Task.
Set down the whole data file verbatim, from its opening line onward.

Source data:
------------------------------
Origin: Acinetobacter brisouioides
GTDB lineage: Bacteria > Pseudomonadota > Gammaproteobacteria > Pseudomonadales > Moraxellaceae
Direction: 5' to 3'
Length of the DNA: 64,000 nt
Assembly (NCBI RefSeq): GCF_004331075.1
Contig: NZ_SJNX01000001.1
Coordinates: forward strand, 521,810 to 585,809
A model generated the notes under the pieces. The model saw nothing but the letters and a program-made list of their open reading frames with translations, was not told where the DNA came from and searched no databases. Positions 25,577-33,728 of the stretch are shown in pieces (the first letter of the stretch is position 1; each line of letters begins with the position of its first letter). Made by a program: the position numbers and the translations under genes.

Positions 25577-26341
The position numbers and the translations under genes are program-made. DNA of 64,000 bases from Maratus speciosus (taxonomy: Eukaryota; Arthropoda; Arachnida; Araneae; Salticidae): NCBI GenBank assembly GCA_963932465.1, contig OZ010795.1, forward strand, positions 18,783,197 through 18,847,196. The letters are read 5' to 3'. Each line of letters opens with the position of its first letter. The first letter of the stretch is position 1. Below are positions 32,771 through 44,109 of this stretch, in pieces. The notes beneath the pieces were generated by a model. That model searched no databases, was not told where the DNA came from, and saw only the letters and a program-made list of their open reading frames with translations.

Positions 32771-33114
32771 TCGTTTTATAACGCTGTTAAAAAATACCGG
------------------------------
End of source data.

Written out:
Origin: Acinetobacter brisouioides
GTDB lineage: Bacteria > Pseudomonadota > Gammaproteobacteria > Pseudomonadales > Moraxellaceae
Direction: 5' to 3'
Length of the DNA: 64,000 nt
Assembly (NCBI RefSeq): GCF_004331075.1
Contig: NZ_SJNX01000001.1
Coordinates: forward strand, 521,810 to 585,809
A model generated the notes under the pieces. The model saw nothing but the letters and a program-made list of their open reading frames with translations, was not told where the DNA came from and searched no databases. Positions 25,577-33,728 of the stretch are shown in pieces (the first letter of the stretch is position 1; each line of letters begins with the position of its first letter). Made by a program: the position numbers and the translations under genes.

Positions 25577-26341
The position numbers and the translations under genes are program-made. DNA of 64,000 bases from Maratus speciosus (taxonomy: Eukaryota; Arthropoda; Arachnida; Araneae; Salticidae): NCBI GenBank assembly GCA_963932465.1, contig OZ010795.1, forward strand, positions 18,783,197 through 18,847,196. The letters are read 5' to 3'. Each line of letters opens with the position of its first letter. The first letter of the stretch is position 1. Below are positions 32,771 through 44,109 of this stretch, in pieces. The notes beneath the pieces were generated by a model. That model searched no databases, was not told where the DNA came from, and saw only the letters and a program-made list of their open reading frames with translations.

Positions 32771-33114
32771 TCGTTTTATAACGCTGTTAAAAAATACCGG